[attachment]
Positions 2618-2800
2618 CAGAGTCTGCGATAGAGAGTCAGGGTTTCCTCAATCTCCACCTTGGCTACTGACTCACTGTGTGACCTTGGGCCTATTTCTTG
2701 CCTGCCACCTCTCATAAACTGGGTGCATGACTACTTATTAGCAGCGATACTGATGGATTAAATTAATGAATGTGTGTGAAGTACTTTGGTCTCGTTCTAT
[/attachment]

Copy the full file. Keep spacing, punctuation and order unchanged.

Positions 2618-2800
2618 CAGAGTCTGCGATAGAGAGTCAGGGTTTCCTCAATCTCCACCTTGGCTACTGACTCACTGTGTGACCTTGGGCCTATTTCTTG
2701 CCTGCCACCTCTCATAAACTGGGTGCATGACTACTTATTAGCAGCGATACTGATGGATTAAATTAATGAATGTGTGTGAAGTACTTTGGTCTCGTTCTAT